As I waited to hear the grand jury decision on the Michael Brown case, my tv turned to CNN two hours before the announcement was to be made, my stomach tensed, and I couldn’t help but be reminded of feeling this exact same way while I waited for the Rodney King verdict.  Tonight, I scrolled down both my twitter and facebook feeds, keeping up with what people were feeling.  Many black people seemed to doubt an indictment, but still there was hope that for once, justice would prevail.

Then prosecutor, Robert McCulloch, finally came on the television at 9:00 p.m. Eastern Time, and gave his lengthy, condescending, as one friend described “knife turning,” slanted completely in favor of police officer Darren Wilson dissertation of the process by which the grand jury came to their decision, which according to them showed there was no probable cause to indict the officer.

Three hours later, I am still sickened by this decision.  I always say that I am not a political person, but as a human being, how can I not be extremely sad, disappointed, even angry, at the decision to not prosecute the officer who shot and killed Michael Brown, and will now not even go to trial before a jury to decide his fate?  How can I as a white person not stand up for what is happening to far too many black men and black boys in this country?  How can any of us not see there is something very wrong here, and that all of us, white people especially, have to care, and take action to be part of the solution–to recognize that there are systems in place that are unequal, that black boys’ and men’s lives are being taken under circumstances that white boys and white men’s lives are not.  As black people across the country, and people all around the world who are watching are feeling, can’t we show them, that, yes, black lives matter?  Because black people are truly feeling that they don’t.  Tonight’s verdict proved this to them again.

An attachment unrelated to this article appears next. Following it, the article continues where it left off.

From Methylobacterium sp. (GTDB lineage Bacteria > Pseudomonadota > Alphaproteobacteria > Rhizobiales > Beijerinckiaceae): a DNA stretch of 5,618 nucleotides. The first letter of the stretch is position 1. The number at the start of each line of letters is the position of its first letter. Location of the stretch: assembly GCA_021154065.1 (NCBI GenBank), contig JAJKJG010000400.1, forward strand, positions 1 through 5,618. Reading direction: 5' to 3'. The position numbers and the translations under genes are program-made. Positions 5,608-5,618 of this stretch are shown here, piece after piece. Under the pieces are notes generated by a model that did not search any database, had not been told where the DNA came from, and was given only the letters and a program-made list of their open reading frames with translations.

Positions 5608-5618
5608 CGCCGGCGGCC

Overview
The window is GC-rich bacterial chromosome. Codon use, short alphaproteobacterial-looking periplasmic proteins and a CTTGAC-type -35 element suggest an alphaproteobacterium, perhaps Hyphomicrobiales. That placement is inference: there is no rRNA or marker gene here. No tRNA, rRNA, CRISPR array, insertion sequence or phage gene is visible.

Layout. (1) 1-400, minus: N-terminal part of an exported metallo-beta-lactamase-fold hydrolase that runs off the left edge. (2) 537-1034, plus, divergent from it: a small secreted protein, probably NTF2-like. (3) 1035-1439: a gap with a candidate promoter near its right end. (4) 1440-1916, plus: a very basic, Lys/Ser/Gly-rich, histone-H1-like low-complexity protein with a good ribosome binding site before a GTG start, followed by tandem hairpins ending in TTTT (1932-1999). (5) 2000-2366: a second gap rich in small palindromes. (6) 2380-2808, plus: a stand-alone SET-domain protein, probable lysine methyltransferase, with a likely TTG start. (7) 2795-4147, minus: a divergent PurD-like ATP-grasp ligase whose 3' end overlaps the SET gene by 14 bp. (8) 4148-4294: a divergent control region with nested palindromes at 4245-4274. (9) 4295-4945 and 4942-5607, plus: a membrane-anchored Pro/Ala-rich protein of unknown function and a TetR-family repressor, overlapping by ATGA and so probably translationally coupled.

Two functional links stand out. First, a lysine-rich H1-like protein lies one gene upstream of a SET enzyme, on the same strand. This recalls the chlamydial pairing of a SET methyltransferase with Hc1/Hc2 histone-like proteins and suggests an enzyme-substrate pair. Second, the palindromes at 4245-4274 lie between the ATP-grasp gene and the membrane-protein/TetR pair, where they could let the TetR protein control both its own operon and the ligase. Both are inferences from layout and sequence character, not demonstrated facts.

I am still processing tonight’s events, and what that means for us as a nation, and know that we have to, as Michael Brown’s parents urged us to do, focus on positive actions we can take to make the world a better place–one where black boys are not being shot and killed for carrying toy guns, or stealing a package of cigars, or wearing hoodies on their walk home.  We need to dismantle the systems that allow this to happen without repercussion.  We need to all of us work together to do this, to balance the scales that are way out of whack, to do the right thing that will show every life is a life to be valued.

Here is my facebook poem-a-day, a tribute to Michael Brown and Ferguson, made from my friends’ status updates.